The Will of God is One yet Three

God is truly and absolutely simple (as Ss. Augustine and Aquinas taught). His existence is His will is His intellect is His Love. All that God is, is one in Him: love, justice, mercy, knowledge, will, existence, etc. So God has one intellect, which is literally the same as His one will, which is literally the same as His existence. God is One.

God is not divided into being and doing. For God is truly and absolutely simple. God is not a being who acts. For then He would be divided into what He does and who He is. In truth, the being of God is the same as the doing of God. God loves, and God is love, are exactly the same in God. If God were to cease to love (which is impossible), He would literally cease to exist. For in God, being love and doing love are the same. In God, love is the same as knowledge is the same as will is the same as intellect is the same as existence, etc. Every act of God is one Act, and that Act is also His very Nature. All that can be truly said of God, of His Divine Nature or of His acts, is One.

What is the Nature of God? The nature of God is Act. God is One Divine Eternal Act — the act of being all that God is, and of doing all that God does. In God, being and doing are identical.

But if God is so thoroughly One, how can He be Three?

The one Act that is God includes the act of the Son proceeding from the Father, and the act of the Spirit proceeding primarily from the Father and secondarily from the Son (in one spiration). The one Divine Nature is the Three Persons, and the Three Persons are the One Divine Nature. God is not four things: Person, Person, Person, Nature. God is One Nature, and that One Act called His Nature is the Three Persons.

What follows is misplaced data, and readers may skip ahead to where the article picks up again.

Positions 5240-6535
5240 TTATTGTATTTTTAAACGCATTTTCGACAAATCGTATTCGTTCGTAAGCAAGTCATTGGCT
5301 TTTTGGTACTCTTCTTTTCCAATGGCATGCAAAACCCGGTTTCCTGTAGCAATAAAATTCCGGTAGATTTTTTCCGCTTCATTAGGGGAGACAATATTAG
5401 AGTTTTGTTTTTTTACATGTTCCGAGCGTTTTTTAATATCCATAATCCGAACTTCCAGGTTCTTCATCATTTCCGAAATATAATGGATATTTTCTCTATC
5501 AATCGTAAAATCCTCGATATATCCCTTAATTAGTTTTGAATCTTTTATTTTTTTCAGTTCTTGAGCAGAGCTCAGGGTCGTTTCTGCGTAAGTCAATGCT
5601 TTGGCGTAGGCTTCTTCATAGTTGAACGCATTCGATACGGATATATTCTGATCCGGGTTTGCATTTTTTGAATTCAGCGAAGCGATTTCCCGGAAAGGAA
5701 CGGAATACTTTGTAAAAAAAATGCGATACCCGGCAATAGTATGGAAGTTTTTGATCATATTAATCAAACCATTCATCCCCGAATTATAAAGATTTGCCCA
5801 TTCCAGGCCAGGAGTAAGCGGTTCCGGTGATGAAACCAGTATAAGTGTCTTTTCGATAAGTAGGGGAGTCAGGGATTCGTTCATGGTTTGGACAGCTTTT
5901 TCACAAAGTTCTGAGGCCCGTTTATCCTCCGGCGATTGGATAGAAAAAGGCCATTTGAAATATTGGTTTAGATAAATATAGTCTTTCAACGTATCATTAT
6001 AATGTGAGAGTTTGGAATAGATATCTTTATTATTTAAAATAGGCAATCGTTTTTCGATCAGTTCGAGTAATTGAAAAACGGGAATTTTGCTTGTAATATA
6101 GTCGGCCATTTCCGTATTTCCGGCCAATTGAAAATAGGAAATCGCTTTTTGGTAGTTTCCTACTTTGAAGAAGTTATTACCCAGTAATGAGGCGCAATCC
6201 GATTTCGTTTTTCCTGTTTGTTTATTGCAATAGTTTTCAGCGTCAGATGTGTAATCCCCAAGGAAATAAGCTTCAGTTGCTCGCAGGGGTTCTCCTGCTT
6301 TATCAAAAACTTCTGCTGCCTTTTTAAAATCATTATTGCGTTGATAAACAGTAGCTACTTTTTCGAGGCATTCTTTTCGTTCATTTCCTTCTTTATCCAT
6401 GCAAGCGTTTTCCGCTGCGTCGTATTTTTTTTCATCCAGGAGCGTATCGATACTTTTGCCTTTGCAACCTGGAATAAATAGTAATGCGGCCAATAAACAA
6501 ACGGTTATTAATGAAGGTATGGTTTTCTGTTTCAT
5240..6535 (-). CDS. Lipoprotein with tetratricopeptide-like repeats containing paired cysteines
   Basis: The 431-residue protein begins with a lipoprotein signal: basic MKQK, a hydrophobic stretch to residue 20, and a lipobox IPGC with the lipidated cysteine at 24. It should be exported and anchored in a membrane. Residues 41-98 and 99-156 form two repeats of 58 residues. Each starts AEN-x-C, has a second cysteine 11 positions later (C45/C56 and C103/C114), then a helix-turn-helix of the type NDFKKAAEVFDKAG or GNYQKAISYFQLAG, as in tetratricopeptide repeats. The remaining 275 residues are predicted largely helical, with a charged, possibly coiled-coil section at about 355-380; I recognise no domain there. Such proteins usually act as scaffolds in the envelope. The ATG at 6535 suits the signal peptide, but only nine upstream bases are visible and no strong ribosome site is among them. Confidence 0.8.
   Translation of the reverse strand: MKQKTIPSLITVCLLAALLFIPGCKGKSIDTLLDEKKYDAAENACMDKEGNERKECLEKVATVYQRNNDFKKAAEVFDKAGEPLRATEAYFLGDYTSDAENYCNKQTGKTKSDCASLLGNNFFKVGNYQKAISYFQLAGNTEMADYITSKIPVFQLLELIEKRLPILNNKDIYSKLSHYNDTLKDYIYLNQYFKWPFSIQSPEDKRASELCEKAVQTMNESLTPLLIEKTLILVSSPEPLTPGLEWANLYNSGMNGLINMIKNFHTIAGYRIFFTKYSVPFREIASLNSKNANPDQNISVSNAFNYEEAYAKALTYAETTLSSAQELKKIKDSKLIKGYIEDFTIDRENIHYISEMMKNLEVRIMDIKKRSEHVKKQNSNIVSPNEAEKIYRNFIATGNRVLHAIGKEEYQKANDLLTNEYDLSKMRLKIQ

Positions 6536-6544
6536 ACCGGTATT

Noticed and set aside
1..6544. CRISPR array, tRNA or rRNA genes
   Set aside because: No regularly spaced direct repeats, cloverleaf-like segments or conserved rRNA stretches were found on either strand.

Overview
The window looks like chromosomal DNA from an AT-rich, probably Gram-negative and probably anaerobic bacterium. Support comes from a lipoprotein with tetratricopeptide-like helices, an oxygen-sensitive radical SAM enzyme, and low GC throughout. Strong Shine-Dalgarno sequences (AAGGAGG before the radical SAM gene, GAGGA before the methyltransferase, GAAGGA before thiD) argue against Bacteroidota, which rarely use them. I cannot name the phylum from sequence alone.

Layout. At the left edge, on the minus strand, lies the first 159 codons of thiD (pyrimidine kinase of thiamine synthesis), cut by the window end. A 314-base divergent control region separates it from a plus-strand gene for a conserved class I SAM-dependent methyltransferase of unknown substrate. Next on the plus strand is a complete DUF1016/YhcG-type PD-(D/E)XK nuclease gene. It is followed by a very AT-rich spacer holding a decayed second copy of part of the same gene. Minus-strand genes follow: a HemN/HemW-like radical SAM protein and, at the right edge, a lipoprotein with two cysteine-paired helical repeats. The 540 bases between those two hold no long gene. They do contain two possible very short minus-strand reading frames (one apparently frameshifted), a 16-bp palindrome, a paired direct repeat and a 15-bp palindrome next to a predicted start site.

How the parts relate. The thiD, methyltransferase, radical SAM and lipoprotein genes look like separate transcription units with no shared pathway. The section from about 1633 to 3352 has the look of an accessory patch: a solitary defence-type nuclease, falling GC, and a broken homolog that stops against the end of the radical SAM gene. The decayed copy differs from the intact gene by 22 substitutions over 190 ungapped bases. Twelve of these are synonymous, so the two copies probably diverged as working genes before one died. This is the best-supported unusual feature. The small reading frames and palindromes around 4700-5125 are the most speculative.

So the Oneness of God includes a Threeness. God is One yet Three. This mystery is only understandable to any created mind to a limited extent. All the created minds put together, including that of the human nature of Christ, still cannot entirely understand, still cannot comprehend, this mystery that the one God is — in the very same Act that is so thoroughly One, in the very same single Act that is His Nature — also Three.

And the Threeness of God is so full that each of the Three is a Person, who is fully God. Each Person is co-equal as God. And so, each must be able to exercise, to have full possession and full use of, the one Nature. For there is nothing of the Three Persons that is not of the Nature, and nothing of the Nature that is not of the Three Persons. Otherwise, God would be four, not three.

God has a will. The Divine Nature is One, and so we can certainly say that the one God has one will.

But each Person must have full use of the Divine Nature in His own Personhood, otherwise each would not be fully God. We cannot attribute to one Person the will, and to another Person the intellect, and to another Person the love, of the one God. Therefore, there must be a sense in which each Person has His own will and intellect and love, by His personal possession and exercise of the one Divine Nature.

To say otherwise is to make the absurd claim that something can be a Person without any will or intellect or love that is in any sense of the Person. Or again, if we say that the will of God is only of His Divine Nature, then all that God wills would be from His nature, as if from necessity, not from free will.

Now if we consider the human person, we find that human nature and human will are distinct. The human person has a good nature, but his will can choose evil, because free will is fundamental to personhood. The lower animals do not have free will, and so they are not persons.

But this is not to say that the will of God is four. All that God is, is One. And so He cannot be divided into four wills: one for each of the three Persons, plus one for the Divine Nature.

Furthermore, the Persons of the Trinity cannot be Persons without will and intellect and love; these are essential to Personhood. Therefore, a human person who chooses to reject the love of God and neighbor is also choosing, in a sense, to reject himself as a person, to become more like an animal, and less like a person made in the image of God.

It would be contrary to the Catholic understanding of the Trinity to say that the Father does not love the Son, or that the Son does not love the Father. It would be contrary to Sacred Scripture to say that the Son cannot will to do the will of the Father, as if the Father and Son and Spirit each do not have their own will.